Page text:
The bottom floor alone holds 36 football fields worth of material representing 11,000 linear feet. According to Carpenter, much of the collection is not only informative and educational, but intriguing and, in most cases, virtually impossible to replace.
"When it is rare, unique and one of a kind, it comes here," Carpenter said.
The materials fall into a range of categories, including Arizona's territorial period and the early Southwest, Congressional papers and political affairs, borderlands communities, regional folklore, literature and the history of the UA.
"Our Southwest and borderlands collections are internationally recognized for their depth and scope. This is quite an achievement for a library of the West, which tend to be younger and do not necessarily have extensive collections," said Reyes-Escudero, who manages the borderlands collection.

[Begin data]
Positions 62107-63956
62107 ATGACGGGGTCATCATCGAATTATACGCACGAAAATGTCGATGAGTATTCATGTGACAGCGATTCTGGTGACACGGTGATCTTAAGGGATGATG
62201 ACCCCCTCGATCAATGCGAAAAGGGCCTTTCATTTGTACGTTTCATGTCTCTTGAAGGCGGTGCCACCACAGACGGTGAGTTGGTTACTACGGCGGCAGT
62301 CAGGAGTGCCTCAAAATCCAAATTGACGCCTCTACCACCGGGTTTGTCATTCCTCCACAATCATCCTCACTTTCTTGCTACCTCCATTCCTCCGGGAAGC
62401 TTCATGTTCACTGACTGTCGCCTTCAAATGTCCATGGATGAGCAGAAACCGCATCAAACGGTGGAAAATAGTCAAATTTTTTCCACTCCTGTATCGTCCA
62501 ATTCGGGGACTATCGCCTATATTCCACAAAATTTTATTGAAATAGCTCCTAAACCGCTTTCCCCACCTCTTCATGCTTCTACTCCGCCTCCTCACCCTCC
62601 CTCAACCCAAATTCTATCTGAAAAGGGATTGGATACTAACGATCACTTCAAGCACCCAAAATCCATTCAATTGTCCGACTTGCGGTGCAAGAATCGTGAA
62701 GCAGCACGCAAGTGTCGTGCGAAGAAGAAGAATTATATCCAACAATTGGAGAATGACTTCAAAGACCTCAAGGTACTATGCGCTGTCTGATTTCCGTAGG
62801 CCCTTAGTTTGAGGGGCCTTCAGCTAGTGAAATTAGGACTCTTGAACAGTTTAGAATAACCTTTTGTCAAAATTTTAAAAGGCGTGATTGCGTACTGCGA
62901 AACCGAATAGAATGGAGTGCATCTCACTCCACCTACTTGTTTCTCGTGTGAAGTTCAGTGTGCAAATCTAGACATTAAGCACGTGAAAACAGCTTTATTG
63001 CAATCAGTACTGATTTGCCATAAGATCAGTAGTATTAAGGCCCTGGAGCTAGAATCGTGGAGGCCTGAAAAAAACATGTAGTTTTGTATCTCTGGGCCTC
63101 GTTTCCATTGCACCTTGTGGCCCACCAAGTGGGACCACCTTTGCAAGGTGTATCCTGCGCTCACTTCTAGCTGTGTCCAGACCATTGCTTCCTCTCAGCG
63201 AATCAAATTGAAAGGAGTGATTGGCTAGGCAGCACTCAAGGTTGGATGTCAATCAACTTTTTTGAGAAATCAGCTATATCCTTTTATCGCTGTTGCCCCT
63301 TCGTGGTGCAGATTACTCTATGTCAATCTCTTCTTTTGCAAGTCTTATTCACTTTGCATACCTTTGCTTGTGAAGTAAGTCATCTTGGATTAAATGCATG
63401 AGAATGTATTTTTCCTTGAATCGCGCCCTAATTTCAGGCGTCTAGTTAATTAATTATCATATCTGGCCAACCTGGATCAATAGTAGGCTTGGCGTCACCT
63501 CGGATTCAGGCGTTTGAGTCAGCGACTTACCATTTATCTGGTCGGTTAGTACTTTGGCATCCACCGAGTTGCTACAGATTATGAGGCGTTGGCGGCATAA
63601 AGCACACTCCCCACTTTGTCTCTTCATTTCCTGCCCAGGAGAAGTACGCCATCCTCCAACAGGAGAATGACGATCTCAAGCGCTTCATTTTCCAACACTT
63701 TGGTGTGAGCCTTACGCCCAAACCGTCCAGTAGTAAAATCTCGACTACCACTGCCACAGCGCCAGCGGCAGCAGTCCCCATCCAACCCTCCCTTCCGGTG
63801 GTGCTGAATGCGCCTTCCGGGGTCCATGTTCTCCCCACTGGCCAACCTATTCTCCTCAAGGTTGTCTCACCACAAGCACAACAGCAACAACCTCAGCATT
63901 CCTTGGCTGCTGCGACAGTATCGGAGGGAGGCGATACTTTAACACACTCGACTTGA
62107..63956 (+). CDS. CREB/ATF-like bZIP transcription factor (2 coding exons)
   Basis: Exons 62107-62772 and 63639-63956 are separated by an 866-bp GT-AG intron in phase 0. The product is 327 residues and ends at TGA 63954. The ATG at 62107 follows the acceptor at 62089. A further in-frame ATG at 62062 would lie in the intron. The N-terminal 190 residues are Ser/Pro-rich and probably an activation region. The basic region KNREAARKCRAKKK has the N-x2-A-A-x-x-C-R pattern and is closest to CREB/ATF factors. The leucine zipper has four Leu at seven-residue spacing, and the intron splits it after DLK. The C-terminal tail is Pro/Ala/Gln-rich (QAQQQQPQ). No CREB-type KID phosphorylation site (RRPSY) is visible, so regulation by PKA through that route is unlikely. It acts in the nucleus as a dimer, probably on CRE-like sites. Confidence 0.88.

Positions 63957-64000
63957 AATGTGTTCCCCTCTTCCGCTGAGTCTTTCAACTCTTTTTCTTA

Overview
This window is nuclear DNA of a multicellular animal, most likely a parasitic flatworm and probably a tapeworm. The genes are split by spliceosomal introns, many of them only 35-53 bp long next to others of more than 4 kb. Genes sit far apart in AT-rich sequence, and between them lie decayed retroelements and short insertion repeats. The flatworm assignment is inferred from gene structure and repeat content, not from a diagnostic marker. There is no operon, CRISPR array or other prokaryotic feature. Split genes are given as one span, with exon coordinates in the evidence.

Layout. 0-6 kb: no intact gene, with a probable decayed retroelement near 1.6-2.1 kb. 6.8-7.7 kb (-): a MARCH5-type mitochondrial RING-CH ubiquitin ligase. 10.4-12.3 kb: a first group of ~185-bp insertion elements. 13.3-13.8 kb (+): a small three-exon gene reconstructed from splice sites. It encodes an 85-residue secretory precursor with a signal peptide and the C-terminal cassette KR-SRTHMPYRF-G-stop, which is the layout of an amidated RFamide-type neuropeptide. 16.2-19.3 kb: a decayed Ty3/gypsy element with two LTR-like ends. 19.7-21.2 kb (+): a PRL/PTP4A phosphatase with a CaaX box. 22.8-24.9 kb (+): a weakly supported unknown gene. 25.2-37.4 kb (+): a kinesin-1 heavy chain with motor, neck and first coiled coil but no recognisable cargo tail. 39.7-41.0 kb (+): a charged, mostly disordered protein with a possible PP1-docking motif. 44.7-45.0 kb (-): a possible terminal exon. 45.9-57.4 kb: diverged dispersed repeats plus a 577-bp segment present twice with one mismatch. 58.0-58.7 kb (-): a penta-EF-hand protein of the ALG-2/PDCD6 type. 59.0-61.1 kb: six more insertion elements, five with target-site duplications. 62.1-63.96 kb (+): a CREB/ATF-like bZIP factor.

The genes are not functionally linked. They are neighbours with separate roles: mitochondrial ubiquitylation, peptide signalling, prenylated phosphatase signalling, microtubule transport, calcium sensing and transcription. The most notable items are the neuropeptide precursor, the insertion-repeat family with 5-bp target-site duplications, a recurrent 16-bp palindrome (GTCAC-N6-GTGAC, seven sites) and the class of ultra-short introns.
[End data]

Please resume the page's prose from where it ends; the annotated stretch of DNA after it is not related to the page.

Though the materials are archival, acquiring them can be an arduous feat, requiring that staff initiate contacts, nurture relationships and travel distances to inspect and repackage items to be included in Special Collections.
"Our job is to organize the collection and make it accessible. Lots of the material may come in and we don't know what the relationship they have to other materials in the collection," Carpenter said, adding that it can take anywhere from two to 10 hours to process one box.
The 53-year-old repository acquires new items and whole collections on a regular basis – by donation or by purchase, often with private funds – and, at the moment, is accepting Congressman Raúl Grijalva's papers, which will later be processed and made available to the public.
Special Collections may carry a certain cache – that it is only available to members of the UA community or active researchers. But it is, in fact, open to the general public.
People from throughout the country and around the world rely on Special Collections' holdings when primary source documents are needed.
"To have access to primary-source material is what is going to allow you to anchor your facts," said Reyes-Escudero, an associate librarian with the UA Libraries and Special Collections.